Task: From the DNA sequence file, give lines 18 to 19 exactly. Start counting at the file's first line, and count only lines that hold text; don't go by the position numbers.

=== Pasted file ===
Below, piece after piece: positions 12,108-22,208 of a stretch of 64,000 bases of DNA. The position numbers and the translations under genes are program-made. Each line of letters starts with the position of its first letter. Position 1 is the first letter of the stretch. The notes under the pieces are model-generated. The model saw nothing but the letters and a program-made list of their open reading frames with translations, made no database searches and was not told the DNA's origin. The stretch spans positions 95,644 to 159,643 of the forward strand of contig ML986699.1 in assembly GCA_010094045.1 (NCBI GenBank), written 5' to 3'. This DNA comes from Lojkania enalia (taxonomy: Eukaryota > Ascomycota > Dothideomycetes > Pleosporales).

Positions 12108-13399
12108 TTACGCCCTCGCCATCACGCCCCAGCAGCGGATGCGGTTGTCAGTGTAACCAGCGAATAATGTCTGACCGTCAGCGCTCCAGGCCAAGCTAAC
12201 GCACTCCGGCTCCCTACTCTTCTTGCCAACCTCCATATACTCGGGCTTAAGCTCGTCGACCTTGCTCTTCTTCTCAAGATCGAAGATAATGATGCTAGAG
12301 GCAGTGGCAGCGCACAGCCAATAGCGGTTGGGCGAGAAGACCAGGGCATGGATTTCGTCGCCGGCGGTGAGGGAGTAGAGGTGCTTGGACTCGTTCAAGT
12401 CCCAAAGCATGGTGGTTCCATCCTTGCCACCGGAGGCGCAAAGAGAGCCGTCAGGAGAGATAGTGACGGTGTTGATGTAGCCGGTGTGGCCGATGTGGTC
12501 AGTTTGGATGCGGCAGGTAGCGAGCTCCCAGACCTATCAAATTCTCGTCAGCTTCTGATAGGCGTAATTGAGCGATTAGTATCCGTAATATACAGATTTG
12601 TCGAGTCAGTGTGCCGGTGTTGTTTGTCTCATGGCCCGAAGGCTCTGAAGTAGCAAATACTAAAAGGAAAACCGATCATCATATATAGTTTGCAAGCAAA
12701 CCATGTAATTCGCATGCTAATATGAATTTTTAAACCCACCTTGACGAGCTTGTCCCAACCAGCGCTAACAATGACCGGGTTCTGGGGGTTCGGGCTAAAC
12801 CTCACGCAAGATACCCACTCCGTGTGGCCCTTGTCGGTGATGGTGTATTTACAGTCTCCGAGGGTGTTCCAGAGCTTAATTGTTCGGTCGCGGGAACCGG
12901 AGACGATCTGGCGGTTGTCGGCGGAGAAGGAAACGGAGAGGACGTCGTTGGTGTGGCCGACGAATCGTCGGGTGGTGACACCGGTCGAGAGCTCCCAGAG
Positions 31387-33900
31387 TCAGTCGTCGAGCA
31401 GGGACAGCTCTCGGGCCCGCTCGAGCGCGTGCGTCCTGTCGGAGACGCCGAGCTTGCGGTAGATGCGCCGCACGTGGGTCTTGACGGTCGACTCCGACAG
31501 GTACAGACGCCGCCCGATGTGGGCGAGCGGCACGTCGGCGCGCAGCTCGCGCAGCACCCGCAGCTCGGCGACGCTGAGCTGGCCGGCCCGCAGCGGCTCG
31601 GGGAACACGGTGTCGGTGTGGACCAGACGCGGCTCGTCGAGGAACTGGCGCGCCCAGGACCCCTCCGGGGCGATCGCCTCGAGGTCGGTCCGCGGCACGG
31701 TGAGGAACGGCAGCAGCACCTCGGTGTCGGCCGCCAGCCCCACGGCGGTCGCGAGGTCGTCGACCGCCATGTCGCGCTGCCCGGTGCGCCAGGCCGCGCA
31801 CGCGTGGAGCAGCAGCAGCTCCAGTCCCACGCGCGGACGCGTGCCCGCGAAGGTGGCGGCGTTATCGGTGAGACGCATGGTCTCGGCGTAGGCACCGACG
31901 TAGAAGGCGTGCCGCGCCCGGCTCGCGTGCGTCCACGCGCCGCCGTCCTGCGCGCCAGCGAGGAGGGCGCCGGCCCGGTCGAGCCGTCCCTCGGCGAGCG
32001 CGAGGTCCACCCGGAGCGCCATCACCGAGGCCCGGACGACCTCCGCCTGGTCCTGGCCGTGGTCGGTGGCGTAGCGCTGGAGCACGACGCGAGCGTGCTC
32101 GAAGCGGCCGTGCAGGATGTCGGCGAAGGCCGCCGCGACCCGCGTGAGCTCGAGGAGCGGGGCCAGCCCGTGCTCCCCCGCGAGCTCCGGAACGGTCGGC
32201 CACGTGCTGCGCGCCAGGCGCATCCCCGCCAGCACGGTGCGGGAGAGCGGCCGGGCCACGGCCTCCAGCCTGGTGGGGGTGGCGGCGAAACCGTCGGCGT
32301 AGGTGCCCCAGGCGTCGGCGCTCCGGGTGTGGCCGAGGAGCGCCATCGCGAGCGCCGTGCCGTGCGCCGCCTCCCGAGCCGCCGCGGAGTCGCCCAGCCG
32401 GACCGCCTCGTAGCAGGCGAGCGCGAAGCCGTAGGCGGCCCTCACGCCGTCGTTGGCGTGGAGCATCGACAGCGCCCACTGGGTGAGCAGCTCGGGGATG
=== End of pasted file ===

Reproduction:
31801 CGCGTGGAGCAGCAGCAGCTCCAGTCCCACGCGCGGACGCGTGCCCGCGAAGGTGGCGGCGTTATCGGTGAGACGCATGGTCTCGGCGTAGGCACCGACG
31901 TAGAAGGCGTGCCGCGCCCGGCTCGCGTGCGTCCACGCGCCGCCGTCCTGCGCGCCAGCGAGGAGGGCGCCGGCCCGGTCGAGCCGTCCCTCGGCGAGCG